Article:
Lake Louise fined $2.1 million for cutting down endangered trees
The Lake Louise Ski Resort has been fined $21 million for cutting down an endangered species of tree.
In December 2017, the resort pleaded guilty to cutting down a number of whitebark pine trees back in 2013 without the appropriate permit and was convicted of two charges under the Species at Risk Act and the Canada National Parks Act, according to a release from Parks Canada.
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The resort was sentenced in a Calgary courtroom on November 30 with a fine of $2.1 million, though Lake Louise’ Director of Brand and Communications Dan Markhan stated in a phone interview with Daily Hive that the resort plans to appeal the decision.
“Obviously we were disappointed with the decision today, not only with the amount of the fine, especially considering precedents for similar incidents for species at risk in the national park, but we were exceptionally dissapointed with the reasoning the judge presented,” Markhan said following the decision.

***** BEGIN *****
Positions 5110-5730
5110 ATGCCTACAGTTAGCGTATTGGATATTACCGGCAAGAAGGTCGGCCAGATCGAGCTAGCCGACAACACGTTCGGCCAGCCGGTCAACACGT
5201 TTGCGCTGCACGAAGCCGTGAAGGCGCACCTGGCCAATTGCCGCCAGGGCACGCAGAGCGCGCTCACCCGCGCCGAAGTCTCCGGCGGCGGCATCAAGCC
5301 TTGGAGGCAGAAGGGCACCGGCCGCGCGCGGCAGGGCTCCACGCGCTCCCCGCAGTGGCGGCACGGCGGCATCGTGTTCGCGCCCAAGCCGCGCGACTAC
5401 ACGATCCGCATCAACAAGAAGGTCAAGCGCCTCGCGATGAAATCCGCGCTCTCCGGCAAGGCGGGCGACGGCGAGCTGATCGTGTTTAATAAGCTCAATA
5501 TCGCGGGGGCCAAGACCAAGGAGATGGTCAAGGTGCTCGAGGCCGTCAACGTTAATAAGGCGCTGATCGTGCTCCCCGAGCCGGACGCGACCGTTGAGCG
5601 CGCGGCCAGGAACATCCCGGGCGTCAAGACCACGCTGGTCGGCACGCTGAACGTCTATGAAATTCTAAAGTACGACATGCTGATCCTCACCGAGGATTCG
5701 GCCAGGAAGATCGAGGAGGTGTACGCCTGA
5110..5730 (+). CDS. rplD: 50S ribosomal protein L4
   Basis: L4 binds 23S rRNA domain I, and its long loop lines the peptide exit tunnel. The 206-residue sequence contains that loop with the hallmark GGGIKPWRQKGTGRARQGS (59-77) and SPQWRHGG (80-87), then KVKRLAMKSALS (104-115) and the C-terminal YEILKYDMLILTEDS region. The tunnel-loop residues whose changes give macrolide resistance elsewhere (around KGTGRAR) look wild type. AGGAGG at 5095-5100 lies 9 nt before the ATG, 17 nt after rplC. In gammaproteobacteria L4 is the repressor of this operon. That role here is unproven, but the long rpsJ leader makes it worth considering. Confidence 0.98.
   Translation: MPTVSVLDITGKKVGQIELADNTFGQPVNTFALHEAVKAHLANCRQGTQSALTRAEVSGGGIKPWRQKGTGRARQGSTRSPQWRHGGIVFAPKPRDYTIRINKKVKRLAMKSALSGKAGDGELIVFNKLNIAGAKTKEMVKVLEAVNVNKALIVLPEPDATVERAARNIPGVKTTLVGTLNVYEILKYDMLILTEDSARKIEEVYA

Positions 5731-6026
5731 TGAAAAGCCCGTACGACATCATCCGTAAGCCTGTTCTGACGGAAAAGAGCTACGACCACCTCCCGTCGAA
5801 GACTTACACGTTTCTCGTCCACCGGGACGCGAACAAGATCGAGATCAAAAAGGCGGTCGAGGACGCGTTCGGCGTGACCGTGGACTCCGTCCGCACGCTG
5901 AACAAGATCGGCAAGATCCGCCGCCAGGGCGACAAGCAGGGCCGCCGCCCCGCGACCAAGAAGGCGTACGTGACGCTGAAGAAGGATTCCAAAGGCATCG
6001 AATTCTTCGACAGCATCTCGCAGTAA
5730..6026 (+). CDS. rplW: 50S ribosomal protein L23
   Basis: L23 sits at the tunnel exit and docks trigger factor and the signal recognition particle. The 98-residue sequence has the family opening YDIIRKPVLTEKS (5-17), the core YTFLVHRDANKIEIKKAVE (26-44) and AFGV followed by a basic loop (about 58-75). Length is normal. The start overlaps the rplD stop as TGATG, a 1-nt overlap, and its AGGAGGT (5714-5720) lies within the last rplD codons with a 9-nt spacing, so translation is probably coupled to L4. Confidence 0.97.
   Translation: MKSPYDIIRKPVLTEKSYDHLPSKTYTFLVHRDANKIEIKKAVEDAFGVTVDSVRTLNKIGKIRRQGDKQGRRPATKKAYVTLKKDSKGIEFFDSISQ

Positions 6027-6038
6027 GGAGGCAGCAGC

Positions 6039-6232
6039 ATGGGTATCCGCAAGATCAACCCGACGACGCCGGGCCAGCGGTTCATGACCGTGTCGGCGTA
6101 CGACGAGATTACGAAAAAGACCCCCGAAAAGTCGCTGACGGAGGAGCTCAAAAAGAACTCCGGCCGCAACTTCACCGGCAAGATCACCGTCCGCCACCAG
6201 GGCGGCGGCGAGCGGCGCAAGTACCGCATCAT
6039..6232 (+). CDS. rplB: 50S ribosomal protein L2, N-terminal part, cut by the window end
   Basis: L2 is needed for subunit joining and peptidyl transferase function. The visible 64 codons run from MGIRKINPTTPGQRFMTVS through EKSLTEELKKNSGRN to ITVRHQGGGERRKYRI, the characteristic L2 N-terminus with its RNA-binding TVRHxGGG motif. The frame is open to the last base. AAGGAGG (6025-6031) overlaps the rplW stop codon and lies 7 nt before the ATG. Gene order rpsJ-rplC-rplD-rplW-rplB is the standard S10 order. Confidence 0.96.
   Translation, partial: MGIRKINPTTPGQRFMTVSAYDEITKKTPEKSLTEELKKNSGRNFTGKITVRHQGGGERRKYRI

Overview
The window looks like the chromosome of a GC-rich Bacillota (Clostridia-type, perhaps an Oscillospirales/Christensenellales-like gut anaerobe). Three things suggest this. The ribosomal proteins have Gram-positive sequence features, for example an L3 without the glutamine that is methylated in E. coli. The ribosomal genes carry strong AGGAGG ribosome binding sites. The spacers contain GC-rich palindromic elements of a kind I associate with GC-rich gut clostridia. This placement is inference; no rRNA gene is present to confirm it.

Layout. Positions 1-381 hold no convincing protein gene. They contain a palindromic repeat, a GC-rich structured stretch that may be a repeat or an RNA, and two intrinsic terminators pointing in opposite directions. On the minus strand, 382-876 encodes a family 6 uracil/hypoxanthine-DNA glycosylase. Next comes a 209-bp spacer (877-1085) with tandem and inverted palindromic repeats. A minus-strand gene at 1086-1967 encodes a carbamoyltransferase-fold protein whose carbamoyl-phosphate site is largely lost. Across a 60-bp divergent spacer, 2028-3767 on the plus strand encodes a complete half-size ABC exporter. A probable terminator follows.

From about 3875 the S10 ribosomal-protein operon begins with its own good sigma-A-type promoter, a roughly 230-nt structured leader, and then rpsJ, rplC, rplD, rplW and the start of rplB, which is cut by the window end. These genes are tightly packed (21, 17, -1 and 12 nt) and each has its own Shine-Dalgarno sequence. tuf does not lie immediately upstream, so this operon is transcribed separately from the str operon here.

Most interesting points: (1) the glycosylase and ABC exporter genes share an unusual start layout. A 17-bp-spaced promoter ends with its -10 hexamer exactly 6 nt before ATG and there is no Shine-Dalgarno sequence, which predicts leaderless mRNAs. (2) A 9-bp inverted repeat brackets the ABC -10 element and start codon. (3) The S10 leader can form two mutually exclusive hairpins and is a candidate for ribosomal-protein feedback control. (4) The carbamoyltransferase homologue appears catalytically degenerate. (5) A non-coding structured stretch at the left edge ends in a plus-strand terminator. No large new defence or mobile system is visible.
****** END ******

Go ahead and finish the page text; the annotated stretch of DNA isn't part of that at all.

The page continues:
He said he believed that what was presented in the decision was contradictory to what was agreed upon in court, including the overall impact that the tree-cutting had on the whitebark population.
“An example [of the contradiction] would be the judge’s comments about the eradication of the species of whitebark pine when the prosecutor clearly admitted in court that there was zero impact to the whitebark pine population at any level,” Markhan said.
“Statements like that, and numerous others in the decision presented today, lead us to the position that we are going to proceed with an appeal.”
The whitebark pine was designated as an endangered species by the Committee on the status of Endangered Wildlife in Canada in 2010, and was added to the list of Schedule 1 endangered species under the Species at Risk Act by the federal government in 2012.
The release from Parks Canada states that an inspection in 2014 found that of the 39 of the 140 trees cut down at the resort had been whitebark pines.
“Canada’s network of protected areas protect and restore healthy, resilient ecosystems and contribute to the recovery of species at risk,” the release states.
“Parks Canada is a recognized leader in conservation and takes the protection of the resources under its care, and the enforcement of legislation very seriously.”